7. After paying Php417.63 (license and computer fees), I waited a little more for my card to be released. Voila, I finally got my driver's license in shiny plastic. It took me about 6 hours to get everything done, and paid a total of Php1235.26 in standard fees. While waiting for my driver to pick me up, I thought to myself that if I had taken up on the lady's bribe, I would have paid four thousand bucks, and would only end up hurting not just my wallet, but my intelligence as well. 

Realization: Sadly, getting a driver's license here is a joke. You pay for something that's hardly ever there or even none at all. (think medical and practical exams). The process leans more towards granting you a driver's license just because you need it, and not because you earned it. (think medical, written and practical exams). The stark presence of fixers and their blatant ways, coupled by the seemingly embraced condonation and apathy purport a microcosm of something far worse than what is being observed. (think again medical, written, practical exams - the entire process, actually).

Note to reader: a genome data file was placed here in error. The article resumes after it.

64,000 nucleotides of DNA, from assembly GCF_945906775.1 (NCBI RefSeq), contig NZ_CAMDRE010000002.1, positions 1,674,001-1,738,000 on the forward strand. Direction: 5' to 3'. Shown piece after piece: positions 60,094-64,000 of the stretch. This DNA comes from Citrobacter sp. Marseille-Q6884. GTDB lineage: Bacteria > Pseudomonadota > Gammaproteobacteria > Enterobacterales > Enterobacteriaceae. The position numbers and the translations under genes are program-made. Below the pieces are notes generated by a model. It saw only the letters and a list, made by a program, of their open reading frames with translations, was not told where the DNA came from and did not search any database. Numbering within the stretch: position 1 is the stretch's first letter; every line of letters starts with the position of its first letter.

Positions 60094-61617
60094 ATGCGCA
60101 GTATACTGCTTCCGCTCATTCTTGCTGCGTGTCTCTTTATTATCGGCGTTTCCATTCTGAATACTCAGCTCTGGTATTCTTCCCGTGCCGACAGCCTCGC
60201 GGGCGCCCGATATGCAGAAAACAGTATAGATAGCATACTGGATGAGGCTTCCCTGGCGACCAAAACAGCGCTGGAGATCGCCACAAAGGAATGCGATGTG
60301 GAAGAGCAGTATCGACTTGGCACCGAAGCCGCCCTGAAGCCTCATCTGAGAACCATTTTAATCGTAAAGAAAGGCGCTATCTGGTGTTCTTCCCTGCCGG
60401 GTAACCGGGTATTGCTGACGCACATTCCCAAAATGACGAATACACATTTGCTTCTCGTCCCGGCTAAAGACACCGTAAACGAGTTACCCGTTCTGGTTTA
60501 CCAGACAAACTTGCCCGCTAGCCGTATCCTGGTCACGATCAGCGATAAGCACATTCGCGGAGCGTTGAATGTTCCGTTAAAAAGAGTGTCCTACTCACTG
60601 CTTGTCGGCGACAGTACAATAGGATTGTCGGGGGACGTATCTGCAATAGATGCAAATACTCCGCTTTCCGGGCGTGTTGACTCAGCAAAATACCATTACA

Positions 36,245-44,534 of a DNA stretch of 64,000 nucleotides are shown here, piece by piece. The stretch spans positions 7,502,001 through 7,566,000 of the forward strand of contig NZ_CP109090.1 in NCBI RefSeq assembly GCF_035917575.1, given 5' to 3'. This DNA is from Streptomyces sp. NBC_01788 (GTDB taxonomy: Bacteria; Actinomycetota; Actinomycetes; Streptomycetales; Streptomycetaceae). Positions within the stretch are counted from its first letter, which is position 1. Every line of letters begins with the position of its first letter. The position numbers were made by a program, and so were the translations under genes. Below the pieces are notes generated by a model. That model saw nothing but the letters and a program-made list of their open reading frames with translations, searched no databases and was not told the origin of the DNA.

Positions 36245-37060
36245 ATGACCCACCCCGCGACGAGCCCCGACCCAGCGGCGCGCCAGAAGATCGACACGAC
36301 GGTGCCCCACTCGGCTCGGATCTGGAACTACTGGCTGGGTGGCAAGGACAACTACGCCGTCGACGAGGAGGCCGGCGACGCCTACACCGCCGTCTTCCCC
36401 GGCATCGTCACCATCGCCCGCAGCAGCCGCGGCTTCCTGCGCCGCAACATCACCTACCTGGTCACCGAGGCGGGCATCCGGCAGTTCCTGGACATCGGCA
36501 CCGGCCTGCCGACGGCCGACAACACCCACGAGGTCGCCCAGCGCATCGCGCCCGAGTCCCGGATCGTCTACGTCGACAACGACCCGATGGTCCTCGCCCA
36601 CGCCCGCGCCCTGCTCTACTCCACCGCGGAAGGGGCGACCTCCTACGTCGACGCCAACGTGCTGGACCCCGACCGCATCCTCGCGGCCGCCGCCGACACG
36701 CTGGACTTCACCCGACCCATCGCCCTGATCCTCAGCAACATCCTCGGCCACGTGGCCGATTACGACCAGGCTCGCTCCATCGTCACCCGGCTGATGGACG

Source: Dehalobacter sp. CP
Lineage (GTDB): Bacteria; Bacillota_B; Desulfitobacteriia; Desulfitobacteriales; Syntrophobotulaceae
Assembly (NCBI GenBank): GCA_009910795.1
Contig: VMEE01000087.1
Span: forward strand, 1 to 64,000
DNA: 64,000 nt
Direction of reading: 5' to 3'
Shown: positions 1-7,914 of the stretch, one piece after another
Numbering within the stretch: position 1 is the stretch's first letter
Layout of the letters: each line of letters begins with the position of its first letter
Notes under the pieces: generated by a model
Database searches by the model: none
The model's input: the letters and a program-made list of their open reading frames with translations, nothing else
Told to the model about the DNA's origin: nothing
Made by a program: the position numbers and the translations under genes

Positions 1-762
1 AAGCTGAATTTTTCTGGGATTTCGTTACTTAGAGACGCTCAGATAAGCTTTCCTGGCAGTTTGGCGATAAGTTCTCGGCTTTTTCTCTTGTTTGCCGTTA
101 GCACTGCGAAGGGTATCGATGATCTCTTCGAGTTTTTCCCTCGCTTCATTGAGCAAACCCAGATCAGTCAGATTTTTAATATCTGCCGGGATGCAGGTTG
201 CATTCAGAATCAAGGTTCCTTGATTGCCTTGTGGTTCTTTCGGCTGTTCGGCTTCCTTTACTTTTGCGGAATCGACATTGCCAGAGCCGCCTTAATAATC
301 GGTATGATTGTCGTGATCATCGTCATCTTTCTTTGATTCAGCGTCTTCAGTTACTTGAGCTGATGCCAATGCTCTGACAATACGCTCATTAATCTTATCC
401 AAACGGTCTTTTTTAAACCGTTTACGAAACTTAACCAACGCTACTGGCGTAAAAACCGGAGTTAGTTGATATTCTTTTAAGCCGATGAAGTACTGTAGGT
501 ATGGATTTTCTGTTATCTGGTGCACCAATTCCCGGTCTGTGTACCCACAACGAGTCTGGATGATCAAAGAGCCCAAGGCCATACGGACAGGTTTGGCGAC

I hurriedly left the LTO as soon as my driver arrived. Out of nowhere, a man approached me and asked 'Maam, magkuha ka non-prof? Tabangan tika maam, dili jud ka maglisod sa exam.'

Sighs. Tomorrow will be another day for that man.  

Tuesday, April 7, 2015

Yaya meal, anyone?


Image source: http://blogs.telegraph.co.uk/news/files/2013/08/BCN0YG-441x288.jpg


My helper is still down with fever and flu. Yesterday, I made sure our medicine kit had available paracetamol and flu tabs and told her to get more rest.